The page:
– lay people who want the authority given by God to bishops and priests.
Does anything here strengthen or promote fidelity to Christ’s teachings? Of course not. It’s about changing the Church.
Someone from the UK made the most pertinent comment in the entire document: “I distrust the Synod. I think it has been called to bring about further change to Christ’s teachings and wound his Church further.” (¶18)
In the next phase of this self-destructive social process – the Continental Assemblies scheduled for early 2023 – the world’s bishops are instructed that :
all Assemblies be ecclesial and not merely episcopal, ensuring that their composition adequately represents the variety of the People of God: bishops, presbyters, deacons, consecrated women and men, laymen and women. . . .it is important to pay special attention to the presence of women and young people (laymen and laywomen, consecrated men and women in formation, seminarians); people living in conditions of poverty or marginalization, and those who have direct contact with these groups and persons; fraternal delegates from other Christian denominations; representatives of other religions and faith traditions; and some people with no religious affiliation. (¶108)
Given this list, the bishops will be a minority.
And their role? “[T]hey are asked to identify appropriate ways to carry out their task of validating and approving the Final Document, ensuring that it is the fruit of an authentically synodal journey, respectful of the process that has taken place and faithful to the diverse voices of the People of God in each continent.” (¶108) (Emphasis added)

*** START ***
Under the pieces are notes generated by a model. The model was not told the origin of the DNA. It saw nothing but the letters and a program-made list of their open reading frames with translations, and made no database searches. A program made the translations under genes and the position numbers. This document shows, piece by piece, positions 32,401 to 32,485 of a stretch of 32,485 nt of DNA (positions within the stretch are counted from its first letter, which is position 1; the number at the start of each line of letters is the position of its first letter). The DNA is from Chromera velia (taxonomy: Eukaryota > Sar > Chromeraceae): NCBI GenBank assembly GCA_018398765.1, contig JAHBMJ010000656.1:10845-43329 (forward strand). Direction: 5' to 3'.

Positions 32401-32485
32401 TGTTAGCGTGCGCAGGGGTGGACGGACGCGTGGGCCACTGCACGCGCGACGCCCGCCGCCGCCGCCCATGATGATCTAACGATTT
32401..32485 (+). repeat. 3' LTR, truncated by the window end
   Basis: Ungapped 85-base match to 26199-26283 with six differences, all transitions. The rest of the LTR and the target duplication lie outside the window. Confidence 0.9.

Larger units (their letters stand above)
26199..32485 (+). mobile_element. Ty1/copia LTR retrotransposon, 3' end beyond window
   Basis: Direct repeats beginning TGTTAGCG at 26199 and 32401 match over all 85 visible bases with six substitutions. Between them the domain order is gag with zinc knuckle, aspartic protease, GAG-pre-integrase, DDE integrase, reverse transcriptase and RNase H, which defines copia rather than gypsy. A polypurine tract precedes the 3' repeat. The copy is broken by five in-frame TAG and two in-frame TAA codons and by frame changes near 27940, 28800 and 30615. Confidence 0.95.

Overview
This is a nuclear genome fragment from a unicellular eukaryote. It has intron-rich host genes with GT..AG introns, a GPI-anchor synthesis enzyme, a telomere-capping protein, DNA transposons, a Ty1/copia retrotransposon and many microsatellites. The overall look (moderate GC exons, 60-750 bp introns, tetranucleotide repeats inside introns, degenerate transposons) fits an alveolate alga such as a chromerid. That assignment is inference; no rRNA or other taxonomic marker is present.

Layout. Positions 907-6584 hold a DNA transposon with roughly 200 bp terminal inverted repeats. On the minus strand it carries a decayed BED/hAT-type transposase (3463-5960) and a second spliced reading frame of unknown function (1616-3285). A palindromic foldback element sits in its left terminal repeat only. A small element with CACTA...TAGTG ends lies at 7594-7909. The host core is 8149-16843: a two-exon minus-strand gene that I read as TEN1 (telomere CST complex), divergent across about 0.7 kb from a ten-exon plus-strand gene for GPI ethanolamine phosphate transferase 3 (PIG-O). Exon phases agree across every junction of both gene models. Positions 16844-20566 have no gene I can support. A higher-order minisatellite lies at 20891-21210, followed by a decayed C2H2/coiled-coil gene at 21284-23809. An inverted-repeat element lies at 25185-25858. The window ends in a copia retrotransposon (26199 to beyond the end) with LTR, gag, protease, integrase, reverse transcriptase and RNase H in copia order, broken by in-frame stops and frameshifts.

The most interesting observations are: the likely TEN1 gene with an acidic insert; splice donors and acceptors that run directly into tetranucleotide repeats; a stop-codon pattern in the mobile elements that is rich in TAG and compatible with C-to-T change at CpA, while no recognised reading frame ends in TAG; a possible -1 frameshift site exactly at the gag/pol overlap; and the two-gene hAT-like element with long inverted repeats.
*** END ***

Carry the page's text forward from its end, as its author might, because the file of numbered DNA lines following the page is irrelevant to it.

In other words, bishops are to function as recording secretaries. They’re not advised to ensure the fidelity of the assembly to Church teaching.
The WD calls for the Church to operate with “transparency.” (¶79) A good place to begin would be for the Synod Secretariat to publish all the written submissions received. Did any, for instance, lament: the loss of faith in the Real Presence of Christ in the Eucharist; the lack of priestly vocations in the developed world; the steep decline in Mass attendance, baptisms, and church weddings; the scandal of bishops and cardinals repeatedly contradicting Church teaching in public; the loss of Catholic faithful to evangelical churches; the collapse of the Catholic school system in the developed world; the widespread phenomenon of liturgical abuses while the celebration of the Traditional Latin Mass is harshly curtailed or even forbidden; the collapse of religious orders due to secularization and the rejection of doctrinal fidelity and ascetical living.
There is plainly an open revolution going on in the Church today, an attempt to convince us that an embrace of heresy and immorality is not sinful, but rather a response to the voice of the Holy Spirit speaking through people who feel marginalized by a Church that has, up to now, been unfaithful to its mission.
The WD states: “To use a biblical image, one could say that the synodal journey marked the first steps of the return from an experience of collective exile, the consequences of which affect the entire People of God: if the Church is not synodal, no one can really feel fully at home.” (¶24)
Let’s pray that the Synod Fathers, and all the bishops, will stand up and defend the Church’s teaching and practice against this Vatican-sponsored exercise in self-destructive behavior. Souls are at stake.